Learn how to create a non-toxic bedroom by purifying the air and buying safer products.
Imagine spending 8 hours in one place, with no expectations and nothing to do. Imagine breathing deeply and letting your body relax completely. Imagine drifting off into a peaceful, restful sleep.
Sounds heavenly and incredibly healthy, doesn’t it?
But here’s the wake-up call: Your bedroom might actually be a haven for chemicals that could be harming your health. Turns out those 8 luxurious hours might not be so healthy after all.
Why It Matters
There are a lot of sneaky ways chemicals get into our bedrooms. They may be off-gassing from our mattress, or from the carpet or furniture in our bedrooms. Chemicals may be sprayed into the air from cleaning products or air fresheners. Toxins also end up in dust that hangs around longer than we would like to admit.
Keep in mind, this applies to kids bedrooms and baby nurseries as well as our own. In fact, the impact of chemical exposure on babies and kids is even worse than for adults, given their developing bodies and immature immune systems.
Non-Toxic Bedroom Checklist
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I know all this can sound a bit scary – but I don’t want you to worry. You can significantly reduce your exposure to chemicals and create a healthy bedroom environment by working your way through this checklist. Don’t worry about doing everything immediately – start with the small stuff and eventually make the more expensive changes when it makes sense for you.
Because of all the ways toxins get into our homes, it’s no surprise that indoor air can get pretty polluted with chemicals. Pollutants like VOCs, dust mites, pet dander, mold, pollen and smoke can all have serious health effects from respiratory issues to cancer. Using an air purifier is one solution but there are other ways to keep indoor air fresh as well.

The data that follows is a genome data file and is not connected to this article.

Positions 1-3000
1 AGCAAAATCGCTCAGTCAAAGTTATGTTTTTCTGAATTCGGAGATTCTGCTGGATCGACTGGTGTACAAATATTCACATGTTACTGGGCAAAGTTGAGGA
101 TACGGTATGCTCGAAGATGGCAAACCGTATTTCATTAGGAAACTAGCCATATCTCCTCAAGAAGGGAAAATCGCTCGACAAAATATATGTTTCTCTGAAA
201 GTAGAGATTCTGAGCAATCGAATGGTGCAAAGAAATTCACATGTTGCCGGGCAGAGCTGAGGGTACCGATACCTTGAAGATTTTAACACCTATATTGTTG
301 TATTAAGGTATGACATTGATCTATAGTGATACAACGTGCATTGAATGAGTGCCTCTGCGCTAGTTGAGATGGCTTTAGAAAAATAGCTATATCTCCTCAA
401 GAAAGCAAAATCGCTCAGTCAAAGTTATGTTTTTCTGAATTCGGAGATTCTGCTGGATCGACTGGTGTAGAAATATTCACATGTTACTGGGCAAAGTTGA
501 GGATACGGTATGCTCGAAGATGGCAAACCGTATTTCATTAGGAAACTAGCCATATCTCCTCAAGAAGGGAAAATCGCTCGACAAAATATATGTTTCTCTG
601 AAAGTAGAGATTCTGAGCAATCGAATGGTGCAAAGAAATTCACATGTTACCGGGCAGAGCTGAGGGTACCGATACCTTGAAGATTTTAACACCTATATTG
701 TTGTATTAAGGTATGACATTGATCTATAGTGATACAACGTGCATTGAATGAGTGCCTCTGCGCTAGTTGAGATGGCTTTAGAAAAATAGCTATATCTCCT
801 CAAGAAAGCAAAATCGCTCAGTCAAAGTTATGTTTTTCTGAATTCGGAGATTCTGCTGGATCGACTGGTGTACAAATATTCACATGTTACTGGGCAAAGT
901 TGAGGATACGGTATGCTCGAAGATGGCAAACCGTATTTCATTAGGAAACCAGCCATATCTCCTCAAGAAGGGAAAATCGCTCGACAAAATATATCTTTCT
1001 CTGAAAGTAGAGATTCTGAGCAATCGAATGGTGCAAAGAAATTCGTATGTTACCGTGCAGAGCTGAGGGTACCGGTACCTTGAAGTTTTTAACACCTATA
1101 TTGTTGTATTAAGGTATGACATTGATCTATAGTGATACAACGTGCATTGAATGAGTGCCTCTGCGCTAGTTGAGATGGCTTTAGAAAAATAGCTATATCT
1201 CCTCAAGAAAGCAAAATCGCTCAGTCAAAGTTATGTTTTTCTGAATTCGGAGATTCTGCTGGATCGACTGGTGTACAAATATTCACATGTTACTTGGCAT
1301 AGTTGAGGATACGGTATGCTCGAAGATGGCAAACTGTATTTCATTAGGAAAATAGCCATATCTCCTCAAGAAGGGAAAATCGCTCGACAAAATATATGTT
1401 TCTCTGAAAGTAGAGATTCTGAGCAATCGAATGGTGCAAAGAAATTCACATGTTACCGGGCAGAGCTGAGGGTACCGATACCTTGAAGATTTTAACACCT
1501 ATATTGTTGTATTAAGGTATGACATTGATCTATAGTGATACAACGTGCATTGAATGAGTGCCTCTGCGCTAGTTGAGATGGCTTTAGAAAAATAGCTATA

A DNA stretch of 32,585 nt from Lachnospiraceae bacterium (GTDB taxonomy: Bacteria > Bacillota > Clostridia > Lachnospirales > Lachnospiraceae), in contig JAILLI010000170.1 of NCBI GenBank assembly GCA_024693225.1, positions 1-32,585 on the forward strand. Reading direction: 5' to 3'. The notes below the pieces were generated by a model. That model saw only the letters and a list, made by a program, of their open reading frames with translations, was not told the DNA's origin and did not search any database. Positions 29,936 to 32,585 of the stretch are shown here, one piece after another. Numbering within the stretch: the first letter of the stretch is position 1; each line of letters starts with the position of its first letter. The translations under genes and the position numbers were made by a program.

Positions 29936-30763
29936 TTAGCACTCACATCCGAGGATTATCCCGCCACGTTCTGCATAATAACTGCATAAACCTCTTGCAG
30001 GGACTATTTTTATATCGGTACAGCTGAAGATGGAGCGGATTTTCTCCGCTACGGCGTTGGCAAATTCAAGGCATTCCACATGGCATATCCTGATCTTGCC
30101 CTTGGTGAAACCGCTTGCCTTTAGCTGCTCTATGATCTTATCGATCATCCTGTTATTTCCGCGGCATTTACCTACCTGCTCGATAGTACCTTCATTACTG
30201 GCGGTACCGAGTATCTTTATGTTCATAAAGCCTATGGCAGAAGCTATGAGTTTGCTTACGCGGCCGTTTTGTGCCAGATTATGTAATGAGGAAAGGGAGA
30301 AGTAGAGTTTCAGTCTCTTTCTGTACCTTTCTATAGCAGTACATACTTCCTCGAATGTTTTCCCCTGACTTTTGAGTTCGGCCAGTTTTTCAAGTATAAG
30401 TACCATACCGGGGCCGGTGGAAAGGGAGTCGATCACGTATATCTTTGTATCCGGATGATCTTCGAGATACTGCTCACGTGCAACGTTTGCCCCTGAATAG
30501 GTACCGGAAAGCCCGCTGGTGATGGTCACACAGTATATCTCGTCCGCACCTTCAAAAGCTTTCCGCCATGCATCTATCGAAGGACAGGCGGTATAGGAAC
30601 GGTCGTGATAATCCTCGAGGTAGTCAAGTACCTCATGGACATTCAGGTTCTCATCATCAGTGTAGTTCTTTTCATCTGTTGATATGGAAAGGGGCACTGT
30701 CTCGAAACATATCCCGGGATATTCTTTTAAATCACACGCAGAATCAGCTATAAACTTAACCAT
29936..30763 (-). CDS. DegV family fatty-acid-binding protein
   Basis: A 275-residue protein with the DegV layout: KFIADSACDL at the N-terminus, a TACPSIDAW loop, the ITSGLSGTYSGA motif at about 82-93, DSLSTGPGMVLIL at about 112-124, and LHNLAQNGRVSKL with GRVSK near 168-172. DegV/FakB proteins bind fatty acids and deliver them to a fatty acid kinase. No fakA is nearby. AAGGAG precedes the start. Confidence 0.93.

Some things you can do to purify the air in your bedroom:
- Open windows – getting polluted air out is part of the solution
- House plants – certain plants are known for to filter air including English Ivy, Spider Plants and Peace Lily
- Salt lamps – Salt purifies air by attracting water vapor that may contain mold or other allergens. I have a small night light salt lamp in my bedroom but tabletop salt lamps are popular too
- Use an air purifier with a HEPA filter
- Air filters for your furnace/air conditioner – Get one that is rated MERV 10 or higher (MERV rates a filter’s ability to capture particles)
- Essential oil diffuser – a great alternative to commercial air fresheners. Many essential oils are anti-bacterial.
Most mattresses on the market are filled with toxic chemicals including flame retardants, polyurethane foam and PVC plastic. These chemicals are linked to health problems like hormone disruption, respiratory irritation and even cancer.
If you want to get into the nitty gritty about mattresses – head over to my posts about how to buy a natural mattress and non-toxic mattress brands. Meanwhile, I’ll tell you that I sleep on a firm Naturepedic mattress every night and love it. My son has a Zen Haven mattress and it is probably the most comfy and luxurious mattress I’ve ever tried! He uses the soft side but you can flip the mattress to the firm side if that’s what you prefer.
Some things to look for in a non-toxic mattress:
- GOTS certified organic materials (cotton, wool, latex)
- Latex should be natural latex rubber, not synthetic latex
- No chemical flame retardants added
- If you prefer memory foam, look for eco foam made with part soy and CertiPUR-US certified to be low-VOC
- For accident protection, look for safe mattress covers made from polyurethane laminate (PUL) fabric or polyethylene instead of PVC or vinyl